Outside Hollywood, national cinemas the world over have adopted and adapted film music to fit their own particular needs, sometimes emulating conventional Hollywood practice, sometimes departing from it in distinctive ways, sometimes ignoring it altogether. As compared to Hollywood, international film, historically, has been characterized by a less capital-intensive and elaborate machine for the production and distribution of film. Funding is different, relying more on government subsidies than sales, and many national cinemas have been or are protected from competition by legislation (import quotas, for instance). International directors have also been more interested in using composers from the world of art music, resulting in more stylistic diversity. In Britain, Arthur Bliss (1891–1975), Arthur Benjamin, and William Walton (1902–1983) each composed important early film scores. Most memorable are the scores for the futuristic Things to Come (1936), by Bliss; The Man Who Knew Too Much (1934), by Benjamin and containing his original composition "The Storm Cloud Cantata" (retained by Herrmann in his score for the remake in 1956); and several of Laurence Olivier's adaptations of Shakespeare, including Hamlet (1948) and Henry V (1944), by Walton. Benjamin Britten and Ralph Vaughn Williams (1872–1958) composed scores for British documentaries in the 1930s and 1940s, with Song of Ceylon (1934) an important example. Michael Nyman (b. 1944) scored a series of films for Peter Greenaway, including The Cook, the Thief, His Wife & Her Lover (1989), and Patrick Doyle did the same for Kenneth Branagh, including his adaptations of Henry V (1989) and Hamlet (1996).
Maurice Jaubert worked prominently in early French sound film, with Jean Vigo, René Clair ( Quatorze Juillet , [ July 14 , 1933]), and Marcel Carné ( Le Jour se lève , [ Daybreak , 1939]), before his untimely death during World War II. But George Auric (1899–1983) proved France's most prolific and versatile composer of the pre-and postwar eras. In France he scored Le Sang d'un poète ( The Blood of a Poet , 1930), La Belle et la bête ( Beauty and the Beast , 1946), and Orphée ( Orpheus , 1950) for the avant-garde filmmaker Jean Cocteau; in Britain, The Lavender Hill Mob (1951); and in Hollywood, Roman Holiday (1953). Maurice Jarre established his career in France in the 1950s and 1960s and catapulted to the top of the international "A" list with scores for Lawrence of Arabia (1962) and Doctor Zhivago (1965). The French New Wave brought a new set of French composers to the fore, including Pierre Jansen (b. 1930), who scored over thirty films for Claude Chabrol, and Georges Delerue, who worked with Jean-Luc Godard ( Le Mépris , [ Contempt , 1963]), Alain Resnais ( Hiroshima mon amour , 1959), and François Truffaut (eleven films, including Jules et Jim , 1962) before embarking on an international career, scoring Il Conformista ( The Conformist , 1970), and eventually settling in Hollywood. Among the most striking film scores of the twentieth century are those for several Godard films that capture the unconventionality and iconoclasm of the director's filmmaking style: Martial Solal's (b. 1927) jazzy score for À bout de souffle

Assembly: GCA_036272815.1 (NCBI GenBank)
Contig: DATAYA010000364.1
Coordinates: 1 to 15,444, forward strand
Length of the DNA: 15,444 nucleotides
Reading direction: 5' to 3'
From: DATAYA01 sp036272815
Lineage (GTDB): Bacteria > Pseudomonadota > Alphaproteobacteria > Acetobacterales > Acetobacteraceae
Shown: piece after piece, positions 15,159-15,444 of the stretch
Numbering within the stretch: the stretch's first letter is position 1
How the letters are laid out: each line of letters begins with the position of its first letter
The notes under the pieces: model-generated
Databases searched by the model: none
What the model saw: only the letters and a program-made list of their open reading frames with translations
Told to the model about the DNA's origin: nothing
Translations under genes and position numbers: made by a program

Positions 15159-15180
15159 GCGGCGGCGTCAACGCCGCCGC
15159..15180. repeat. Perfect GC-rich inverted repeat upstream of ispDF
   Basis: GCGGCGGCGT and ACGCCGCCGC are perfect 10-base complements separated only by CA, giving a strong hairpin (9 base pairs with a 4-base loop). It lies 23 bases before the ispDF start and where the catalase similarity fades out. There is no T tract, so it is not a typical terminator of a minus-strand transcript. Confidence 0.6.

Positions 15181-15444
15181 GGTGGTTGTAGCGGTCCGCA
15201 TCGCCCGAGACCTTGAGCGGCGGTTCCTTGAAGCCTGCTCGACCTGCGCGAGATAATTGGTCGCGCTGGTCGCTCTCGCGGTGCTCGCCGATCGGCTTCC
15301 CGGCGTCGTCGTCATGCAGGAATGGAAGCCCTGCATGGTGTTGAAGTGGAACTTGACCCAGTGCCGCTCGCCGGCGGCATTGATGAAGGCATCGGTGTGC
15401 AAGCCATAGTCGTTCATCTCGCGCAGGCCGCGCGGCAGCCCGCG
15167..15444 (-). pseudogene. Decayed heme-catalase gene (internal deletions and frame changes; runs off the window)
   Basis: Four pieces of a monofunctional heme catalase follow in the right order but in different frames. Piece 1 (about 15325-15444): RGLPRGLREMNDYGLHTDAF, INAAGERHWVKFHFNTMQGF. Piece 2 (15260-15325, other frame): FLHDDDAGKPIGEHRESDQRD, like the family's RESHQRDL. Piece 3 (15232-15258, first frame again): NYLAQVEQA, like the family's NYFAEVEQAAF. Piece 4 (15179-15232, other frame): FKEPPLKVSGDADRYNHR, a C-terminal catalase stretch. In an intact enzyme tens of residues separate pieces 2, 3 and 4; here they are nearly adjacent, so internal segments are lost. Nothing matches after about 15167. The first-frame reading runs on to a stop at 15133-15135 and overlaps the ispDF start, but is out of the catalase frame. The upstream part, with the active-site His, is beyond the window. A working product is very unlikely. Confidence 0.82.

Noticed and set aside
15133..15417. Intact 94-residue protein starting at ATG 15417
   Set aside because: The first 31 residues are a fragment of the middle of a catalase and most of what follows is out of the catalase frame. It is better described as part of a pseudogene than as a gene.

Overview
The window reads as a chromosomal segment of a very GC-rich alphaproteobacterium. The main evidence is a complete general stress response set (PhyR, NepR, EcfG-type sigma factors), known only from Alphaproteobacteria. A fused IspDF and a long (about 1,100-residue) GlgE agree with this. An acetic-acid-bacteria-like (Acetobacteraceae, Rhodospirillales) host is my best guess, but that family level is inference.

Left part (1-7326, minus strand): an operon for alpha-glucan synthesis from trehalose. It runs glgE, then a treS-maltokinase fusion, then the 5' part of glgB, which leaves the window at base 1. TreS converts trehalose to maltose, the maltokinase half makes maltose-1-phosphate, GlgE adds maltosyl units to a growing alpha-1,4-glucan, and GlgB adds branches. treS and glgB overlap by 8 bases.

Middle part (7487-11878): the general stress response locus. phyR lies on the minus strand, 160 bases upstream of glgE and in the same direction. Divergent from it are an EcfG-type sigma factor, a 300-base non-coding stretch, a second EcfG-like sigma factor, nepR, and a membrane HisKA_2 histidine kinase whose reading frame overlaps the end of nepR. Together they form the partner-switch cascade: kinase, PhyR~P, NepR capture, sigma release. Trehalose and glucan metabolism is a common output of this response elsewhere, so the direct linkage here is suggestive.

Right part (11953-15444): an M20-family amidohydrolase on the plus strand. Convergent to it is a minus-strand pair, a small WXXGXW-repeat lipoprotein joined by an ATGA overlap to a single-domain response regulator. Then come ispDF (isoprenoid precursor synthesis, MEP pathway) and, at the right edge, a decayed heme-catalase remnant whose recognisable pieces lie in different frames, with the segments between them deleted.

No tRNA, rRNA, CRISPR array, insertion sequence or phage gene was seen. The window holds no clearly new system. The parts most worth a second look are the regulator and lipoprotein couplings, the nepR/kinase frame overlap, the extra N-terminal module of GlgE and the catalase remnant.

It is sometimes described as one of the greatest film scores ever written; it is often described as one of the worst soundtracks ever recorded. The score for Alexander Nevsky (1938), one of three films that the Russian composer Sergei Prokofiev scored for the legendary director Sergei Eisenstein, is to this day one of cinema's most striking and memorable film scores.
Like many international film composers, Prokofiev, born in Ukraine but raised in St. Petersburg, had an established reputation in art music when he turned to film scoring. His work with Eisenstein on Nevsky was a collaboration in the fullest sense of the word: some of the film was shot to Prokofiev's music and some of Prokofiev's music was composed to Eisenstein's footage. In The Film Sense , Eisenstein wrote that Prokofiev found the inner essence of the images, capturing the dynamic play of the frame's graphic content instead of merely illustrating action on the screen. The film was conceived to honor a medieval Russian hero and to ignite Soviet passions against Germany on the eve of World War II. Eisenstein, in trouble with Soviet authorities, had not made a film in years; Prokofiev, who lived extensively abroad before returning to Moscow in 1936, was finding his career similarly stalled. When Stalin himself asked to see the film, Eisenstein and Prokofiev hastily finished a rough-cut of the film's image track and soundtrack to meet with his approval. (Stalin liked the film, at least initially; Nevsky 's fortunes would rise and fall with the Soviets' shifting political alliances during World War II.) In fact, it is highly likely that this rough-cut version is the film we see and hear today. Given the state of Soviet sound recording in the 1930s, the speed with which the score was recorded, and the size of the orchestra that performed it, the soundtrack is crude at best. Today, symphony orchestras around the world have accompanied screenings of Alexander Nevsky live in the concert hall, giving Prokofiev's score the performance it deserves.